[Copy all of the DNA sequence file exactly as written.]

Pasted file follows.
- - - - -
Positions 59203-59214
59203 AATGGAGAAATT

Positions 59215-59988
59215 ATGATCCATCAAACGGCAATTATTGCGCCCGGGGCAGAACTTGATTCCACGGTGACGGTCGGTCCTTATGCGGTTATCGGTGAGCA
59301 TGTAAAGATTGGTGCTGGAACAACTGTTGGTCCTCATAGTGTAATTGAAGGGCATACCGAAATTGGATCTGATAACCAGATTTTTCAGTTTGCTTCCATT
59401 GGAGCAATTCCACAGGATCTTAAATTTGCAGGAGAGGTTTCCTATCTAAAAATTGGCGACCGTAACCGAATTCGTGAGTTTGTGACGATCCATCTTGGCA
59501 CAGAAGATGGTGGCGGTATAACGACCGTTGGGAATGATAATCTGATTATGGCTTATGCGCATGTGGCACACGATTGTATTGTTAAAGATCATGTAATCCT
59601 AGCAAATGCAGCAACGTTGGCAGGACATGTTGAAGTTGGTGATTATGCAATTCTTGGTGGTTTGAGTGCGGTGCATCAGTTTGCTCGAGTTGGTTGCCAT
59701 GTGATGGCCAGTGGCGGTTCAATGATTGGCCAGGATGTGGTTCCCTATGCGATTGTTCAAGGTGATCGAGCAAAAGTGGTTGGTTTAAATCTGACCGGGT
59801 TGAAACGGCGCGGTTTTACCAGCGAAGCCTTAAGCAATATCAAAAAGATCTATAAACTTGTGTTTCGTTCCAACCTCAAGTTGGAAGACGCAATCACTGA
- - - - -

Positions 59203-59214
59203 AATGGAGAAATT

Positions 59215-59988
59215 ATGATCCATCAAACGGCAATTATTGCGCCCGGGGCAGAACTTGATTCCACGGTGACGGTCGGTCCTTATGCGGTTATCGGTGAGCA
59301 TGTAAAGATTGGTGCTGGAACAACTGTTGGTCCTCATAGTGTAATTGAAGGGCATACCGAAATTGGATCTGATAACCAGATTTTTCAGTTTGCTTCCATT
59401 GGAGCAATTCCACAGGATCTTAAATTTGCAGGAGAGGTTTCCTATCTAAAAATTGGCGACCGTAACCGAATTCGTGAGTTTGTGACGATCCATCTTGGCA
59501 CAGAAGATGGTGGCGGTATAACGACCGTTGGGAATGATAATCTGATTATGGCTTATGCGCATGTGGCACACGATTGTATTGTTAAAGATCATGTAATCCT
59601 AGCAAATGCAGCAACGTTGGCAGGACATGTTGAAGTTGGTGATTATGCAATTCTTGGTGGTTTGAGTGCGGTGCATCAGTTTGCTCGAGTTGGTTGCCAT
59701 GTGATGGCCAGTGGCGGTTCAATGATTGGCCAGGATGTGGTTCCCTATGCGATTGTTCAAGGTGATCGAGCAAAAGTGGTTGGTTTAAATCTGACCGGGT
59801 TGAAACGGCGCGGTTTTACCAGCGAAGCCTTAAGCAATATCAAAAAGATCTATAAACTTGTGTTTCGTTCCAACCTCAAGTTGGAAGACGCAATCACTGA